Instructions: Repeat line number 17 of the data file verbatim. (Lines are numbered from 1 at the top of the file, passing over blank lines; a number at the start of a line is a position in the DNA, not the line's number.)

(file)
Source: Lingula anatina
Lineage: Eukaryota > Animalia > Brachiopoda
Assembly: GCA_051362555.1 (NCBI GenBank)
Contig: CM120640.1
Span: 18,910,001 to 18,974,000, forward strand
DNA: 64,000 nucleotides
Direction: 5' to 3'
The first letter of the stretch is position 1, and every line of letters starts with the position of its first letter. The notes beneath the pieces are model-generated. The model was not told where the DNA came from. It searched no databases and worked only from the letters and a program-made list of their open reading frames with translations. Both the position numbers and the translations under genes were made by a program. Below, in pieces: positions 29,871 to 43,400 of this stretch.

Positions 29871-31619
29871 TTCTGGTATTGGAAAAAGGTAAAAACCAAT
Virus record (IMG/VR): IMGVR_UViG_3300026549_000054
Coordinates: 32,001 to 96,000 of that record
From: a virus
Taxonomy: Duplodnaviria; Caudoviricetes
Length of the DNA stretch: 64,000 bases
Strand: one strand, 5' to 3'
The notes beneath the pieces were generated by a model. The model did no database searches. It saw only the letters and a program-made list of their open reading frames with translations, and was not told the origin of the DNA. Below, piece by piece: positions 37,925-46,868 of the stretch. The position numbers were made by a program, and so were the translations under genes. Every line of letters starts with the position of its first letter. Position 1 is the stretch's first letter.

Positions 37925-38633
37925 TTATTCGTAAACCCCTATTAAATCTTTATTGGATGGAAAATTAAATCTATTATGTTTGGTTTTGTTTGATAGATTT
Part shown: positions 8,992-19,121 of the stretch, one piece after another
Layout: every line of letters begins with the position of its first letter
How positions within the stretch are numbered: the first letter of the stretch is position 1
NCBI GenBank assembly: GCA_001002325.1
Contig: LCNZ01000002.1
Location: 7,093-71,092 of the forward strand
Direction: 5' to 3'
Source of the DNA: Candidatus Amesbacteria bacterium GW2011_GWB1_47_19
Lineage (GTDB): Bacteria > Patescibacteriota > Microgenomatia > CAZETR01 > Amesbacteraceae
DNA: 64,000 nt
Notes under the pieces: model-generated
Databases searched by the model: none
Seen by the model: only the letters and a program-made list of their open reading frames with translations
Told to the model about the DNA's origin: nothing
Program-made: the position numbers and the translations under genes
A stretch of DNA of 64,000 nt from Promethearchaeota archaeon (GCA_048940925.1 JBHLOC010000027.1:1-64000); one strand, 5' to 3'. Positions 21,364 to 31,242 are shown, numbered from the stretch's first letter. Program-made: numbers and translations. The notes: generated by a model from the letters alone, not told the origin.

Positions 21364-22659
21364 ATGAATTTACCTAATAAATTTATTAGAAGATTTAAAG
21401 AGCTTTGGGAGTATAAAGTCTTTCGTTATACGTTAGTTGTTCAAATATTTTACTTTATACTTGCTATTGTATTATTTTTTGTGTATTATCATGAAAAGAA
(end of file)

The notes beneath the pieces were generated by a model. The model did no database searches. It saw only the letters and a program-made list of their open reading frames with translations, and was not told the origin of the DNA. Below, piece by piece: positions 37,925-46,868 of the stretch. The position numbers were made by a program, and so were the translations under genes. Every line of letters starts with the position of its first letter. Position 1 is the stretch's first letter.